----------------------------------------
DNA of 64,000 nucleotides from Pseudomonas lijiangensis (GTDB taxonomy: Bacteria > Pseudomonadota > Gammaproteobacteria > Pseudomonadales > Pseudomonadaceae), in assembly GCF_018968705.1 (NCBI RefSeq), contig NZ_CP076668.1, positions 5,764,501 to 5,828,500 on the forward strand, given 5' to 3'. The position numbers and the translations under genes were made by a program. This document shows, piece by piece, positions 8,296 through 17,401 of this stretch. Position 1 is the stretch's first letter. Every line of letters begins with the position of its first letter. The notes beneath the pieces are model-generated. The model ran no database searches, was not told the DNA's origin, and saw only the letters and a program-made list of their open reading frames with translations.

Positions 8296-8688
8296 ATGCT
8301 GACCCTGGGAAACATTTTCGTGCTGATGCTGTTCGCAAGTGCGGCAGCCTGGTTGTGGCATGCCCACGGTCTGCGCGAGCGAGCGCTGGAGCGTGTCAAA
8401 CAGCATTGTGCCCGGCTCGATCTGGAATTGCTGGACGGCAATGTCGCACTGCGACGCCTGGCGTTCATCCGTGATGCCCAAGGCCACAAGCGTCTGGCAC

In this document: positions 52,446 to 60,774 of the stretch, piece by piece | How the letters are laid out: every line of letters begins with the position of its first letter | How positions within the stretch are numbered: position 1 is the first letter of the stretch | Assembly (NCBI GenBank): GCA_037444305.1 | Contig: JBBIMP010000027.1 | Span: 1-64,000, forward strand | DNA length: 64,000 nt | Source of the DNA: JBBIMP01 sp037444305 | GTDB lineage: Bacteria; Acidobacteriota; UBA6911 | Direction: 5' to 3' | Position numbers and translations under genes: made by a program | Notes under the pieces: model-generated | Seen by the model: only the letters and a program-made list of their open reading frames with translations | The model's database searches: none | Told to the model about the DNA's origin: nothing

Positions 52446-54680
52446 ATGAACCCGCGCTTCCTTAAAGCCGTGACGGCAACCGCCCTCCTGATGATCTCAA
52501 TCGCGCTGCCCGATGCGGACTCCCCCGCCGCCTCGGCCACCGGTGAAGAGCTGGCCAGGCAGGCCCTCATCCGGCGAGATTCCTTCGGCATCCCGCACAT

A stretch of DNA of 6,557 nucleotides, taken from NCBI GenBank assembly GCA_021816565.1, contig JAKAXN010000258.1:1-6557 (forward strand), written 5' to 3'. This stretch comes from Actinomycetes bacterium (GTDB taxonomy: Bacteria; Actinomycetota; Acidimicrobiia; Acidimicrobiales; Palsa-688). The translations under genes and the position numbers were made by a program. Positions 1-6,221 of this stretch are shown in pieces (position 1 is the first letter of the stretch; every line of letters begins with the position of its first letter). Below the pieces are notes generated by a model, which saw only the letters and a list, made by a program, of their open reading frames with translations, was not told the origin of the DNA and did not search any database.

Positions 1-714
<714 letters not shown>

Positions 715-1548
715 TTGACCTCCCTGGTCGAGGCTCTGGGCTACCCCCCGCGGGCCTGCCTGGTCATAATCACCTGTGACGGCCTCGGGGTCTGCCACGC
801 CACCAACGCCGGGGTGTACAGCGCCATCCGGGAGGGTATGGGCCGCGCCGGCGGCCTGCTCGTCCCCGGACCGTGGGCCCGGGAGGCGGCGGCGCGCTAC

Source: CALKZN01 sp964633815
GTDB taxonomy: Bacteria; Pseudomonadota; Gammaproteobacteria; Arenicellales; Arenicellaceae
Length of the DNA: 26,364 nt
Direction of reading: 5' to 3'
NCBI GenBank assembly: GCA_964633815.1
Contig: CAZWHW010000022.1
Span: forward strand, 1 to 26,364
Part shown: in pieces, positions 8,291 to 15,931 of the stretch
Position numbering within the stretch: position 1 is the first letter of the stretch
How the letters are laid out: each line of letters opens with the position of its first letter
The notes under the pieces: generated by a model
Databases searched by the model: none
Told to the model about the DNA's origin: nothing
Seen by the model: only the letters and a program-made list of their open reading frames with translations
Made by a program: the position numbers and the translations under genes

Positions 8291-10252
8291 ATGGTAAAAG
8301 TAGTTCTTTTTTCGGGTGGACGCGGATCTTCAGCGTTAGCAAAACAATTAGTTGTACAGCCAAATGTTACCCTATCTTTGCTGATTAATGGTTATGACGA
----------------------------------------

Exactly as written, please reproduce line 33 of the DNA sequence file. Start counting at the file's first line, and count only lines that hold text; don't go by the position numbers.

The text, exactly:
8301 TAGTTCTTTTTTCGGGTGGACGCGGATCTTCAGCGTTAGCAAAACAATTAGTTGTACAGCCAAATGTTACCCTATCTTTGCTGATTAATGGTTATGACGA